When people hear ‘Athens Greece’ they think of two things – the Parthenon and the Olympics, not necessarily in that order. While both are worthy of first thoughts, there is so much more to Athens that is worthy of experiencing. I have visited this city three times, although once was only a 24 hour layover. But it was on this layover that I discovered a wonderful part of Athens I had never seen before. I want to share parts of all three of my visits to Athens in this post.
Athens is a juxtaposition of ancient and modern. Most of Athens is built atop Roman ruins, and even the subway lines are museums. When the city began building new subway lines to accommodate the 2004 Olympics, it took much longer than anticipated because they kept finding ruins and artifacts. These ruins and artifacts are displayed in many of the modern subway lines. Below is a picture of Syntagma (Constitution) subway station which is full of pottery and other extraordinary finds that were discovered while digging the most recent subway lines.
The first sight most people visit is the Acropolis, dedicated to the goddess Athena and constructed in 447BC. Atop the Acropolis sits the Parthenon, a temple built to shelter the sculpture of Athena. It was never meant to be entered. Temples were built to be seen from the outside. After decades of reconstruction, visible progress has been made. Be sure to walk around the back side of the Parthenon when you visit to check out the description of the progress made since restoration began.
After a visit to the Acropolis, most people think it is time to leave Athens to explore the islands or other parts of the mainland, but I disagree. I love the energy of Athens and the neighborhoods around the Plaka at the base of the Acropolis are a great place to wander, take pictures, and of course, eat and drink. There are great places to eat and drink all over Athens, not only near the Plaka.
I have to give a shout out to one most unusual restaurant called Funky Gourmet. It’s the first and only Michelin star restaurant I have ever visited. It’s two Michelin stars (whatever that means) and was such great fun to experience. It is appropriately named and while the food combinations seemed pretty unorthodox, they were delicious, beautiful, and whimsically presented. Here’s some pictures of the 16 courses of small bites we had for dinner. Yes, I said 16 courses, but many of them were literally one yummy, delectable bite.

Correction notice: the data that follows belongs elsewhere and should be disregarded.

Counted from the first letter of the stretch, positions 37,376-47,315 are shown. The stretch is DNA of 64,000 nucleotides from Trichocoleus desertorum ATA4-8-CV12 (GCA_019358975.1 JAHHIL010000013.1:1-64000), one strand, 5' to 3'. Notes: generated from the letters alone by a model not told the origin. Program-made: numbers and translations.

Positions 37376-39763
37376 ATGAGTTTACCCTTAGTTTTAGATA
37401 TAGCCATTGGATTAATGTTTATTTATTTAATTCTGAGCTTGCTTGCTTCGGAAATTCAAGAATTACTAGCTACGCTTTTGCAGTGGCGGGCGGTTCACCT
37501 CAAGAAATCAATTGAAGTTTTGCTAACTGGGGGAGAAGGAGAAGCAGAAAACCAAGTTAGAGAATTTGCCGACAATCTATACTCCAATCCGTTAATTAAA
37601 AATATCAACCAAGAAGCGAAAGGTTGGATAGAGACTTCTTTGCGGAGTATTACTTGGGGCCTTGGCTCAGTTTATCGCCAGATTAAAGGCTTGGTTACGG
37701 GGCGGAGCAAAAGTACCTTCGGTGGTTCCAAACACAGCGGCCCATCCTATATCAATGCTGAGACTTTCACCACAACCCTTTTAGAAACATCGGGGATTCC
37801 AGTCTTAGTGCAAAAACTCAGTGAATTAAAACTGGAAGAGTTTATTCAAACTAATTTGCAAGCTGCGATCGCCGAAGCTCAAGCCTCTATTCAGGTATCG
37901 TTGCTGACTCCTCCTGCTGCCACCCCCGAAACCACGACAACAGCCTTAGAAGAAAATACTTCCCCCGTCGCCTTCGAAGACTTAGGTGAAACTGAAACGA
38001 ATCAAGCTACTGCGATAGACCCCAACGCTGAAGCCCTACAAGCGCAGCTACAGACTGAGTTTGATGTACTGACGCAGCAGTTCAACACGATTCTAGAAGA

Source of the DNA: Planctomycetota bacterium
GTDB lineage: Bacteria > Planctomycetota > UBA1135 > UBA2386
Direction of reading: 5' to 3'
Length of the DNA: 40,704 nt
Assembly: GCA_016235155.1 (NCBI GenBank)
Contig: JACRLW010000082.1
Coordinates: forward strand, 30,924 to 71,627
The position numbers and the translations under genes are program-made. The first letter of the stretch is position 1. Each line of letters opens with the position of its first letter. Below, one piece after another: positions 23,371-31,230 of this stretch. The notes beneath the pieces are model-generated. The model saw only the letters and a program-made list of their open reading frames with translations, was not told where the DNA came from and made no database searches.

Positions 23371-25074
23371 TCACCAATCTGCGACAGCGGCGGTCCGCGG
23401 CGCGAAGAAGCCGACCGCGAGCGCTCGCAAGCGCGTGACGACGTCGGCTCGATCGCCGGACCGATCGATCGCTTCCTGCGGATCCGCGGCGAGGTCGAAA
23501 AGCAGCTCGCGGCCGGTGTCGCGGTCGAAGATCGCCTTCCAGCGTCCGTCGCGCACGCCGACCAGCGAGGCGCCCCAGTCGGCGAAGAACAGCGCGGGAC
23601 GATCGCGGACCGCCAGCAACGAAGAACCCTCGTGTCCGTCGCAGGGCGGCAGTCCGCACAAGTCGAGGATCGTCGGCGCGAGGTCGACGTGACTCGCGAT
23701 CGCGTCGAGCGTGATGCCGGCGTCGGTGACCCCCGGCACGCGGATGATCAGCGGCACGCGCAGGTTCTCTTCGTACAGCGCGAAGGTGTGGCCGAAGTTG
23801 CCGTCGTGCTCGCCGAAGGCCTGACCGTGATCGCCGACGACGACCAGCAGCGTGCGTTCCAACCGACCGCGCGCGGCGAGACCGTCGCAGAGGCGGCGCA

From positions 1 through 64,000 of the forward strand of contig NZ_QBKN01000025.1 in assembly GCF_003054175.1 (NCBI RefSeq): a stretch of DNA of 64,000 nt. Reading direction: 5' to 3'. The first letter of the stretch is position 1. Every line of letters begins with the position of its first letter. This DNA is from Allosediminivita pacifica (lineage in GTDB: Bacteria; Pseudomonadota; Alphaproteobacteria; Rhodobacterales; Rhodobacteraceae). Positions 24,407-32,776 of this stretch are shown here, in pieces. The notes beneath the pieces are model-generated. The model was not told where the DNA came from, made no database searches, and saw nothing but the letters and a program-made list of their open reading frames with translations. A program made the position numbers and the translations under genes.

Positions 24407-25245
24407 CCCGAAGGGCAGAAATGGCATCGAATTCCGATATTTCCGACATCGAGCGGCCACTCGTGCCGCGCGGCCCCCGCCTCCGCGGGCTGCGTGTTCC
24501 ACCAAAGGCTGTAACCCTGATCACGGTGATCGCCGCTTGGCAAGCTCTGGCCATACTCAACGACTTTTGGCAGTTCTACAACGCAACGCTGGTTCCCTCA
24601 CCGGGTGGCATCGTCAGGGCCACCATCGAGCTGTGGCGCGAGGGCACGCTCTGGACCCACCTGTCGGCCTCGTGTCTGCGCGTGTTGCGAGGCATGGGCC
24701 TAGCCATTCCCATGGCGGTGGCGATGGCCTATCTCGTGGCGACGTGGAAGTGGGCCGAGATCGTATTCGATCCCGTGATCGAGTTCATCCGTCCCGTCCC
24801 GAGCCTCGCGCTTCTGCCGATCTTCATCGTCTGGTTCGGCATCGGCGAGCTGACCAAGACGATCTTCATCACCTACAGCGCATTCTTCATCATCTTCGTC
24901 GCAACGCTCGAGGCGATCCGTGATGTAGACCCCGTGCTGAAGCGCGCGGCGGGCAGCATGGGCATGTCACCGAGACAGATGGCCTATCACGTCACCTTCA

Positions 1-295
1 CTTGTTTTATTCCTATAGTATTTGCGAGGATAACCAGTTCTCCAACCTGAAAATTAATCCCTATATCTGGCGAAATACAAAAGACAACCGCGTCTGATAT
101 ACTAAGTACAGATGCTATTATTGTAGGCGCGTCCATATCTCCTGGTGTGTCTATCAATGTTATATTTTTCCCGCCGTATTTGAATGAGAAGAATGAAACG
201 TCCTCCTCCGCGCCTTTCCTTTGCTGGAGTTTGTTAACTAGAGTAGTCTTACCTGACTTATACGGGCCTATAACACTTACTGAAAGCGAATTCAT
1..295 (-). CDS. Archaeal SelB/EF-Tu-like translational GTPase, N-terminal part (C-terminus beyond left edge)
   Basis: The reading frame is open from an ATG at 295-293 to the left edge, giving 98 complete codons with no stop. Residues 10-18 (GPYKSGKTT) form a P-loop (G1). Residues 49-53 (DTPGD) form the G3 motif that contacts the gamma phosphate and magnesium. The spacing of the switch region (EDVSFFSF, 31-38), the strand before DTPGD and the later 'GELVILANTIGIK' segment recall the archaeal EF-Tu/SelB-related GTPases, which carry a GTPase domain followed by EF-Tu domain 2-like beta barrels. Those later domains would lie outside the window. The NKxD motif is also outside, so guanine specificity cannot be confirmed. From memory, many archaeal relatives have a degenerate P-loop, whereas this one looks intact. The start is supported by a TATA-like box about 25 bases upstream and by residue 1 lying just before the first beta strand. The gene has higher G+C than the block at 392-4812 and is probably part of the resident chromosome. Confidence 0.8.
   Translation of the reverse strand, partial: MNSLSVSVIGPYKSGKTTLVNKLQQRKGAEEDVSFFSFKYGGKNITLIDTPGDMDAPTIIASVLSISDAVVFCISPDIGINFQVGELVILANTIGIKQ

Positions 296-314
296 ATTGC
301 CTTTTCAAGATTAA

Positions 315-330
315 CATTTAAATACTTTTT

I could go on and on about how fun this restaurant is, but I will let the pictures speak for themselves. I also have to mention a great street food experience we had Falafellas. These guys make, you guessed it, great falafel! For cheap eats, I haven’t had better in Athens. Another great place for great eats is Piraeus, the port. For fresh seafood, this is the place to go for any number of great restaurants with a view of the many harbors. I can’t say the waterfront is a particularly romantic place. It isn’t. But some of the restaurants are.
Numerous museums in Athens include the National Archaeological Museum and the Museum of Greek Folk Art, and a really long list of others that most tourists miss. I won’t lie. I’ve missed many of them. But I skipped some because I preferred to spend my time wandering the streets looking at graffiti. I’ve heard and read many people describe Athens as ‘seedy’ and maybe the graffiti is why, but I don’t feel that way. I love it. It’s art. The picture below was taken near Funky Gourmet.
Neighborhoods in Athens are well worth a walk around, especially a little gem above the Plaka called Anafiotika. It’s over 300 years old, whitewashed, and picturesque. Monastiraki has it’s share of cafes and bars and nightlife, but lots of charm and reasons to explore it during the day as well.
When you visit Athens Greece, don’t just fly in, see the Acropolis, and then head out to your next Greek destination. Take a few days to enjoy Athens. You’ll find all the reasons people are drawn to Greece here in this one city.